# Green's function for adjoint Dirac Equation

If $S_F(x-y)$ is the Green's function for the Dirac operator $(i\gamma^\mu\partial_\mu-m)$, that is, I assume the following matrix equation holds: $$(i\gamma^\mu\partial_\mu-m)S_F(x-y)=i\delta(x-y)$$

The adjoint dirac equation is: $$-i\partial_\mu\bar{\psi}\gamma^\mu -m\bar\psi=0$$

I am looking for the Green's function of the above equation, in terms of $S_F(x-y)$, that is, if $F[S]$ is some function of $S$ (may include complex conjugation, transposing, etc), then I am looking for such an $F[S]$ such that this equation holds: $$-i\partial_\mu F[S]\gamma^\mu -mF[S]=i\delta(x-y)$$

What I have done so far:

1. Dagger this equation: $(i\gamma^\mu\partial_\mu-m)S_F(x-y)=i\delta(x-y)$ and get $$(-i\partial_\mu S_F(x-y)^\dagger \gamma^{\mu\dagger} - S_F(x-y)^\dagger m)=-i\delta(x-y)$$
2. Multiply by $\gamma^0$ on the right to get: $$(-i\partial_\mu [-\bar{S_F}(x-y)] \gamma^{\mu} - [-\bar{S_F}(x-y)] m)=i\delta(x-y)\gamma^0$$
3. So $[-\bar{S_F}(x-y)]$ almost solves this equation, except you get a factor of $\gamma^0$ on the right which I am not sure how to handle.
• $(\gamma^0)^2 = 1$, no? Apr 6, 2014 at 19:24
• Yes, but if you multiply again by $\gamma^0$ on the right you get on the first term $\gamma^\mu \gamma^0=2\delta^{\mu 0}-\gamma^0 \gamma^\mu$ which is not proportional to $\gamma^\mu$.
– PPR
Apr 6, 2014 at 19:34
• You're missing a $\gamma^0$ on the left of $\gamma^\mu$ in the adjoint of the latter. Your final expression for $S$ should absorb this and one on the left to eliminate the one on the right-hand side. Apr 6, 2014 at 22:32
• people.math.osu.edu/gerlach.1/math/BVtypset/node81.html
– yess
Apr 6, 2014 at 22:57

The solution to the problem can be found in the nature of the propagator of the Dirac equation: it is a matrix with two spinor indices, i.e.

$$S_F(x-y)=S_F(x-y)_{\alpha\beta}.$$

In step 2, you have treated the propagator as if it was a spinor with a single index, which is not correct. Avoiding this, but multiplying the equation by $\gamma^0$ from the left leaves you with the result

$$F(S)=\gamma^0 S^\dagger \gamma^0=\bar{S}.$$

The last equality sign is consistent with the reference given in one of the comments and with the definition of the adjoint of a matrix discussed in this question.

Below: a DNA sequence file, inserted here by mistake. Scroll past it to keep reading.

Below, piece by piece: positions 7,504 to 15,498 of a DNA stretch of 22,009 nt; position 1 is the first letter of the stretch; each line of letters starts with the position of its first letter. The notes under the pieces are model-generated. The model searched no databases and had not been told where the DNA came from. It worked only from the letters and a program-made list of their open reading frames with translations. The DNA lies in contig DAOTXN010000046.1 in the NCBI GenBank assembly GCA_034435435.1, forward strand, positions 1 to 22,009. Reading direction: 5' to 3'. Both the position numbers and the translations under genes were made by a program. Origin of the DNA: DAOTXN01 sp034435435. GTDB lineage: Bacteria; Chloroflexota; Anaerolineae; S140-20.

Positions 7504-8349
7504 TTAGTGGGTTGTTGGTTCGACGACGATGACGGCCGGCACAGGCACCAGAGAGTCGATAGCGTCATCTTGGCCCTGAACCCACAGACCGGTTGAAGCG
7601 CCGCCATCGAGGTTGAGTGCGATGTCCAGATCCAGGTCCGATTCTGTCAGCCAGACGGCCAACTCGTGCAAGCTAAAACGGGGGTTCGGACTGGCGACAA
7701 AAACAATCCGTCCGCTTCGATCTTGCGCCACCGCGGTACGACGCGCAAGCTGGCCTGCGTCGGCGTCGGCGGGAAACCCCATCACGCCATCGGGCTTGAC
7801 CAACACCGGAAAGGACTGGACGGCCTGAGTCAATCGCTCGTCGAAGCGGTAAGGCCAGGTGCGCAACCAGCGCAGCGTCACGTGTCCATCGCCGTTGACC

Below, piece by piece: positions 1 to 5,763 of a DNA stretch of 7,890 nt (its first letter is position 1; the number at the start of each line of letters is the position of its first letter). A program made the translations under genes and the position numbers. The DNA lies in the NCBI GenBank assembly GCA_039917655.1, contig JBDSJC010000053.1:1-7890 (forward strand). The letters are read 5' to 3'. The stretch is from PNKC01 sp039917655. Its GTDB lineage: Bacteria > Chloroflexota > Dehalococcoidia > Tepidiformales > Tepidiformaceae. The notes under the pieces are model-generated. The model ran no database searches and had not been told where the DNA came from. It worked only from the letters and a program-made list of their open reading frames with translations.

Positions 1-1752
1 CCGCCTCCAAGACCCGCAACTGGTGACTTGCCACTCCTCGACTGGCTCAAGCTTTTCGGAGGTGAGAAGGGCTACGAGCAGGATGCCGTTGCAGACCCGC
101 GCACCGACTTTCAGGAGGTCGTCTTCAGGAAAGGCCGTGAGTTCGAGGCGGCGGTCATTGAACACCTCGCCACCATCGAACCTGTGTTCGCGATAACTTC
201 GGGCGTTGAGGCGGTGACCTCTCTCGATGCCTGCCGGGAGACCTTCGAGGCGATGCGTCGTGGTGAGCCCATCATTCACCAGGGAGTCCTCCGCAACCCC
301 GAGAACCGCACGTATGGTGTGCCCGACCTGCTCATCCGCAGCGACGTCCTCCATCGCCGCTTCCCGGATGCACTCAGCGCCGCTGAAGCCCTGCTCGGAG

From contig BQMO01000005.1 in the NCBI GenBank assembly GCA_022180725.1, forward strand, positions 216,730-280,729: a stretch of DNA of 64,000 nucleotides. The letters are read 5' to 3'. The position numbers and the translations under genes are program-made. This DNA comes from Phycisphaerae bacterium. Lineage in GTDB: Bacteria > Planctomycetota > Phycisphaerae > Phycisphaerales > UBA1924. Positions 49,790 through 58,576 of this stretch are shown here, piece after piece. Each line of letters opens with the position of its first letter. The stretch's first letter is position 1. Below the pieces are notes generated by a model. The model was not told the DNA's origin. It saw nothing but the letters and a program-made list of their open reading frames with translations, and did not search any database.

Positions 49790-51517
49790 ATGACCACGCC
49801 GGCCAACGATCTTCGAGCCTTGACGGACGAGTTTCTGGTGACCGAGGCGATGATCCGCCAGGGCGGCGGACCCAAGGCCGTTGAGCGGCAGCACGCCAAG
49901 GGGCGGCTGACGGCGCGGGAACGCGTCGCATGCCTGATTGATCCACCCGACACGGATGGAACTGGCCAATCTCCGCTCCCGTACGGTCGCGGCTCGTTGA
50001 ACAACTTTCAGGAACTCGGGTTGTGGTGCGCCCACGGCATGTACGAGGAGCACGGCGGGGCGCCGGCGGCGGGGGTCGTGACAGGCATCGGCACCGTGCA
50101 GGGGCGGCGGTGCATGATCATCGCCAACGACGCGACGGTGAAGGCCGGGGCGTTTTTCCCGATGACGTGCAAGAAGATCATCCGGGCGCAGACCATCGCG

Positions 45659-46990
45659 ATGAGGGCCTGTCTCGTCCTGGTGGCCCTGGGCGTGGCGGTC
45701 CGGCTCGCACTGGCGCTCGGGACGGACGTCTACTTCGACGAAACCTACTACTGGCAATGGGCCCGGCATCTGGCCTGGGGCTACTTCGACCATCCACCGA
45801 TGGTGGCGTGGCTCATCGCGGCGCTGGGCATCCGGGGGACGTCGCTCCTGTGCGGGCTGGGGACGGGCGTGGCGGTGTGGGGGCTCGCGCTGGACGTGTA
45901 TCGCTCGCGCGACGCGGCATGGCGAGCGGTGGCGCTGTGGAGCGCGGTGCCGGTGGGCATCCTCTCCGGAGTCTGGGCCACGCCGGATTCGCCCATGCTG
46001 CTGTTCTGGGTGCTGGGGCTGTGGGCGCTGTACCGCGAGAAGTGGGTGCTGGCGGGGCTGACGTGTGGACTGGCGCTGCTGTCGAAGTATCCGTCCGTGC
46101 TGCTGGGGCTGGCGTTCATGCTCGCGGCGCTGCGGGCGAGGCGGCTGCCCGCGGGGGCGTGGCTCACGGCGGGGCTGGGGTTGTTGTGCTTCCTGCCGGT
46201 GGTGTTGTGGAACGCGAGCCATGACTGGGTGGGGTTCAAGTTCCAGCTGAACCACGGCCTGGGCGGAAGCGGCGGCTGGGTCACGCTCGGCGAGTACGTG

• Thanks for your solution. How do you show that $\gamma^0 S^\dagger \gamma^0 = S$ from $(i\gamma^\mu\partial_\mu-m)S_F(x-y)=i\delta(x-y)$?
– PPR
Apr 6, 2014 at 23:27
• I mixed something up, I have edited my answer. Apr 7, 2014 at 2:55
• So, the conclusion is that $F(S)\neq S$?
– PPR
Apr 7, 2014 at 8:11
• Yes, that is my understanding of the answer. Apr 7, 2014 at 10:14

After thinking for a while I think it's easiest to treat this problem in momentum space. Then $$S(p) = \frac{p\!\!\!/ + m}{p^2 - m^2 + i\varepsilon}$$ and satisfies $$(p\!\!\!/ - m)S(p) = 1.$$ Note that $S$ carries spinor indices.

Then from dagger on the above equation, $$S(p)^\dagger (p\!\!\!/ - m)^\dagger =1.$$ Now, $p\!\!\!/ = p_\mu \gamma^\mu$ and $p_\mu$is real, so $$p\!\!\!/^\dagger = p_\mu (\gamma^\mu)^\dagger = p_\mu \gamma^0 \gamma^\mu \gamma^0 = \gamma^0 p\!\!\!/ \gamma^0.$$ Therefore, $$S(p)^\dagger(\gamma^0 p\!\!\!/ \gamma^0 - m) = S(p)^\dagger \gamma^0(p\!\!\!/ +m)\gamma^0 = 1$$ so $S(p)^\dagger\gamma^0$ solves the adjoint Dirac equation with unit source.

• The last few steps are not clear. What happened to the minus sign? Shouldn't you have a gamma on the left of your final solution? Apr 6, 2014 at 22:28

Can we just multiply from the left with $\gamma^{0}$ then we would get , \begin{equation} \left[-\gamma^{0}S_{F}(x-y)\gamma^{0}\right]\left(-i\partial_{\mu}\gamma^{\mu}-m\right)=i\delta(x-y) \end{equation}